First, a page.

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IndyBar: Pro Bono Opportunity Available for Tax Practitioners

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Have you found yourself wanting to use your tax knowledge to benefit members of the community? Wouldn’t it be great if there was a way? Now there is! The Neighborhood Christian Legal Clinic (NCLC) has partnered with the IndyBar Tax Section to create a unique opportunity for tax practitioners to use their tax knowledge in a new way.

NCLC’s Low-income Tax Clinic (LITC) has operated since 2002, providing pro bono representation to low-income taxpayers in disputes with the Internal Revenue Service. It also conducts outreach and tax education to low-income and English-as-a-second-language (ESL) taxpayers.

In 2013, the LITC worked to resolve tax issues and provided legal counsel for 548 low-income taxpayers in Indiana. It negotiated with the IRS to stop levies, withdraw liens, set up workable payment plans, accept offers in compromise, resolve identity theft/tax preparer fraud issues, abate penalties as well as obtain favorable exam results and tax court settlements for the clinic’s clients. In doing so, LITC saved low-income neighbors a total of $263,266 in corrected tax liabilities and dollars refunded in 2013. The clinic also conducted 278 live tax education workshops for low-income and ESL taxpayers in Indiana to help them going forward.

LITC volunteers help on several fronts. Here are some of the current needs:

Tax Return Preparation: Most of our low-income neighbors who face tax controversies with the IRS have stopped filing their tax returns, and the IRS requires that taxpayers be in filing compliance before the IRS will consider most collection alternatives (payment plans, offers in compromise, etc.). Helping to get clients in filing compliance is one need.

Offers-in-Compromise (OIC): In recent years, the IRS has streamlined its offer-in-compromise program. The acceptance rate a few years ago was a meager 20 percent. Today, it is nearly 80 percent. Helping LITC file more OICs for clients is another need.

Litigation: The clinic does not have many cases that require litigation, but when it does, it would like to have some volunteers with tax court litigation experience to call upon.

Tax Experts: It would be helpful to have tax experts who can be called for short teleconferences to discuss new and complex tax issues that are encountered.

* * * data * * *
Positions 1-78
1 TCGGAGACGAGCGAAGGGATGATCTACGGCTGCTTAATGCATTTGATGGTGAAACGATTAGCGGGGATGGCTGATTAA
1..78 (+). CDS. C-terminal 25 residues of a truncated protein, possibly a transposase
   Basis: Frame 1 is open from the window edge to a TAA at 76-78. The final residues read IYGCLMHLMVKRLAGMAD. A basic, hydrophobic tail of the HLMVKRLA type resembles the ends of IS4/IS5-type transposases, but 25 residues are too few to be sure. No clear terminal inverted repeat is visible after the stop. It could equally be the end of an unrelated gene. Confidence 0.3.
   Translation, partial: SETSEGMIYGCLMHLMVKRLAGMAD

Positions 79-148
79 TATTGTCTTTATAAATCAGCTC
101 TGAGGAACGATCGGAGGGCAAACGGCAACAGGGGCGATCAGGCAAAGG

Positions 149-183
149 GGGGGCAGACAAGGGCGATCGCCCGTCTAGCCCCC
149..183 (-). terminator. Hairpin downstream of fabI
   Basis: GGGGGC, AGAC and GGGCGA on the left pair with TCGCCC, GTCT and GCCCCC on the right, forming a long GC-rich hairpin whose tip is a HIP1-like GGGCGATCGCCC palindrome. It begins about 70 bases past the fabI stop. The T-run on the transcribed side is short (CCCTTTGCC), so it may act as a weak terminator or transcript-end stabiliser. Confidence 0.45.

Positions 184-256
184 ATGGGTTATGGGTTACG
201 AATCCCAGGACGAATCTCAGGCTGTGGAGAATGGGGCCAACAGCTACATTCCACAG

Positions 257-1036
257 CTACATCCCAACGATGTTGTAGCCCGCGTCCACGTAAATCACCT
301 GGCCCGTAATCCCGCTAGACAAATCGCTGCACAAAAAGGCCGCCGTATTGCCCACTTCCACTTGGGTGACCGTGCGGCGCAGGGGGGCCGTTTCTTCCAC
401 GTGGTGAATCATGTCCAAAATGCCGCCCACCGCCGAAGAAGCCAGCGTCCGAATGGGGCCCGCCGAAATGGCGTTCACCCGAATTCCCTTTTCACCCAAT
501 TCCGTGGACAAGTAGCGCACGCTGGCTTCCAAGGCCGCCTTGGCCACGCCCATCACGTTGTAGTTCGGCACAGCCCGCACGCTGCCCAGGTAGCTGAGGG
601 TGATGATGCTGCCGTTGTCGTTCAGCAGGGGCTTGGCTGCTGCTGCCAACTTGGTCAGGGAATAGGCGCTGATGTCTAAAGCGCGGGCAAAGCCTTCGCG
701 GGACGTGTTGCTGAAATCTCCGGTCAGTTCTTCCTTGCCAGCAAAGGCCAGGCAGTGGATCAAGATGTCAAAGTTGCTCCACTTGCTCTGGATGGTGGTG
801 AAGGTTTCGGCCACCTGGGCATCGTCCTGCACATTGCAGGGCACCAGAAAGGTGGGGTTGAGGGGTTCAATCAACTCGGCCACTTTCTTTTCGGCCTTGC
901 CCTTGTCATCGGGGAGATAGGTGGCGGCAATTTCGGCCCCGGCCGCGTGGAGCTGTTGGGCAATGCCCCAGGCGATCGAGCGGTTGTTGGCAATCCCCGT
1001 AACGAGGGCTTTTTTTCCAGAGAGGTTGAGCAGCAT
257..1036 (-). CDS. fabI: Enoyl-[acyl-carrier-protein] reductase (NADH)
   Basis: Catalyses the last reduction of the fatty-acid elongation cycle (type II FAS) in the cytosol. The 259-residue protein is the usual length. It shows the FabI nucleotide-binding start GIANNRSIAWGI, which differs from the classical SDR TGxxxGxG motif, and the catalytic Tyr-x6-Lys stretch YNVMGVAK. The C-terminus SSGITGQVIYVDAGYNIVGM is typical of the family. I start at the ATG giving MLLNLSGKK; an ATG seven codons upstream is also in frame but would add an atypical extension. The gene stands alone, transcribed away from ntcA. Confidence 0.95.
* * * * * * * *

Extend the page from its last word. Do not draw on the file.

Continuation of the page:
If this opportunity piques your interest, consider joining the NCLC/LITC in seeking justice and helping our low-income neighbors navigate the IRS. To sign up , email Dee Dee Gowan, Senior Attorney and Low-income Tax Clinic Director at NCLC, at dgowan@nclegalclinic.org.•

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  1. I'm not sure what's more depressing: the fact that people would pay $35,000 per year to attend an unaccredited law school, or the fact that the same people "are hanging in there and willing to follow the dean’s lead in going forward" after the same school fails to gain accreditation, rendering their $70,000 and counting education worthless. Maybe it's a good thing these people can't sit for the bar.

  2. Such is not uncommon on law school startups. Students and faculty should tap Bruce Green, city attorney of Lufkin, Texas. He led a group of studnets and faculty and sued the ABA as a law student. He knows the ropes, has advised other law school startups. Very astute and principled attorney of unpopular clients, at least in his past, before Lufkin tapped him to run their show.

  3. Not that having the appellate records on Odyssey won't be welcome or useful, but I would rather they first bring in the stray counties that aren't yet connected on the trial court level.

  4. Aristotle said 350 bc: "The most hated sort, and with the greatest reason, is usury, which makes a gain out of money itself, and not from the natural object of it. For money was intended to be used in exchange, but not to increase at interest. And this term interest, which means the birth of money from money, is applied to the breeding of money because the offspring resembles the parent. Wherefore of an modes of getting wealth this is the most unnatural.

  5. Oh yes, lifetime tenure. The Founders gave that to the federal judges .... at that time no federal district courts existed .... so we are talking the Supreme Court justices only in context ....so that they could rule against traditional marriage and for the other pet projects of the sixties generation. Right. Hmmmm, but I must admit, there is something from that time frame that seems to recommend itself in this context ..... on yes, from a document the Founders penned in 1776: " He has refused his Assent to Laws, the most wholesome and necessary for the public good."

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